You have no doubt seen the blizzard of announcements from Google – updates covering the General Data Protection Regulation (GDPR) and the e-Privacy Directive. These include their new EU User Consent Policy, support center documents and FAQs.
Google of course has worked to ensure their own conformance and while claiming to have done the same for their publishing and advertising customers and partners, gaping holes remain. On a macro level, these are evidenced by the new tensions between Google and France’s media and advertising industries following Google’s last-minute changes to its GDPR policy which caused havoc in the European ad market. These have now escalated to the point where the French media plan to meet with government over Google-GDPR concerns.
Has the Full Impact of GDPR Requirements Been Thought Through? – These Two Examples Suggest the Simple Answer is NO
Today there is a frantic rush by companies of all shapes and sizes to understand and conform to new and ever changing GDPR requirements. Some are building their own consent solutions, new vendors are showing up daily and others are using one of a variety of open source projects now available on the market. All are attempting to be in a position where they conform to GDPR provisions associated with gaining consent (or otherwise) from consumers with regard to capturing and using personal data. Many have very differing interpretations and understanding of GDPR and thus implementations of GDPR and getting consent is still in flux.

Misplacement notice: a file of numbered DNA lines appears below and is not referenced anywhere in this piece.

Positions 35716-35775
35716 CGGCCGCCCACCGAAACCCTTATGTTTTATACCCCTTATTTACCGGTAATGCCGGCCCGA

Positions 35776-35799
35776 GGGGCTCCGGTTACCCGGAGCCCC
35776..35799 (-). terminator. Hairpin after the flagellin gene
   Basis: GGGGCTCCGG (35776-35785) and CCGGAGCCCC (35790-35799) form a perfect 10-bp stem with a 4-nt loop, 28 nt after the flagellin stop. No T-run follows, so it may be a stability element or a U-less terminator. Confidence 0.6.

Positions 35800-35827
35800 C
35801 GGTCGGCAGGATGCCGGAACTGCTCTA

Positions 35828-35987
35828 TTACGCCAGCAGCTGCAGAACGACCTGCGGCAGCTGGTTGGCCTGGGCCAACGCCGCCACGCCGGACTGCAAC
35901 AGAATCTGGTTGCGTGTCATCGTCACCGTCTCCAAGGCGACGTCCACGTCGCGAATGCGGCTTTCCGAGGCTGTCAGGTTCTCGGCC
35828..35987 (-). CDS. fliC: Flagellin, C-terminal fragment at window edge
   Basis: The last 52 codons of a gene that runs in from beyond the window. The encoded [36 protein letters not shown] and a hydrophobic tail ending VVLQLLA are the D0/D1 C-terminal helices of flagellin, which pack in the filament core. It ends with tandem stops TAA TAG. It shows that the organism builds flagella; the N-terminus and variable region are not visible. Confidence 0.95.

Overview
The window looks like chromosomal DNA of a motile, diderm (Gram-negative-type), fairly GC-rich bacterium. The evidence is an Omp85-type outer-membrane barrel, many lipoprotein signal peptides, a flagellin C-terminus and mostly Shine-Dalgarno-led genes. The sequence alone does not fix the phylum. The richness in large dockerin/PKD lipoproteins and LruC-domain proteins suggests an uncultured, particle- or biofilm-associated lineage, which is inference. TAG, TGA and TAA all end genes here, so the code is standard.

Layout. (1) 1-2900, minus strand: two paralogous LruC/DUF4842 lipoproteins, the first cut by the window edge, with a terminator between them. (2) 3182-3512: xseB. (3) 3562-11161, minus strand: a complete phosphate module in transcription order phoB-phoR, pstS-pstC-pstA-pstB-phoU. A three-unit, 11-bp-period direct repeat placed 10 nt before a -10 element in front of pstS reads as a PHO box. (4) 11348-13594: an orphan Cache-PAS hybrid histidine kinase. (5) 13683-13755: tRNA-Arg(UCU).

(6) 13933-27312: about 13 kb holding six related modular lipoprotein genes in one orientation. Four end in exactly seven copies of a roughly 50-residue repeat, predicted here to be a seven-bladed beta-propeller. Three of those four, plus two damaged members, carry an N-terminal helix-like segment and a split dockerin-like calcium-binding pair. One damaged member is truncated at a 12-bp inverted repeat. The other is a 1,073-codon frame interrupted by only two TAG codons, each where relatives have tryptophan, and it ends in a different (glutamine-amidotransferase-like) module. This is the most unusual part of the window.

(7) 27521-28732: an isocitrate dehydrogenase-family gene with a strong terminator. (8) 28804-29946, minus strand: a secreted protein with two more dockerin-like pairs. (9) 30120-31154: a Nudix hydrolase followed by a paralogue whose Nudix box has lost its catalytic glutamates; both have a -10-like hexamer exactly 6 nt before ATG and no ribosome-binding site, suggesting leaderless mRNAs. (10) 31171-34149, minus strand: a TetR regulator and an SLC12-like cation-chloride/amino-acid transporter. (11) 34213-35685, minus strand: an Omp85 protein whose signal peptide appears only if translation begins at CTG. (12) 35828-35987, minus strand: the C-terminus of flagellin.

Written by David Levine, CTO at Adtoniq
This cartoon by Mike Keefe cleverly represents an economic theory named the tragedy of the commons, which was first proposed in an 1833 essay by Victorian economist William Forster Lloyd entitled Two lectures on the checks to population. In his essay, Lloyd described the effects of unregulated grazing on public lands colloquially called “the commons” in the British Isles. The tragedy, according to Lloyd, is that farmers can’t self-regulate their grazing, resulting in overgrazing the land such that this public asset is depleted to the point where everyone loses. This is tragic because it seems preventable, if only… If only what?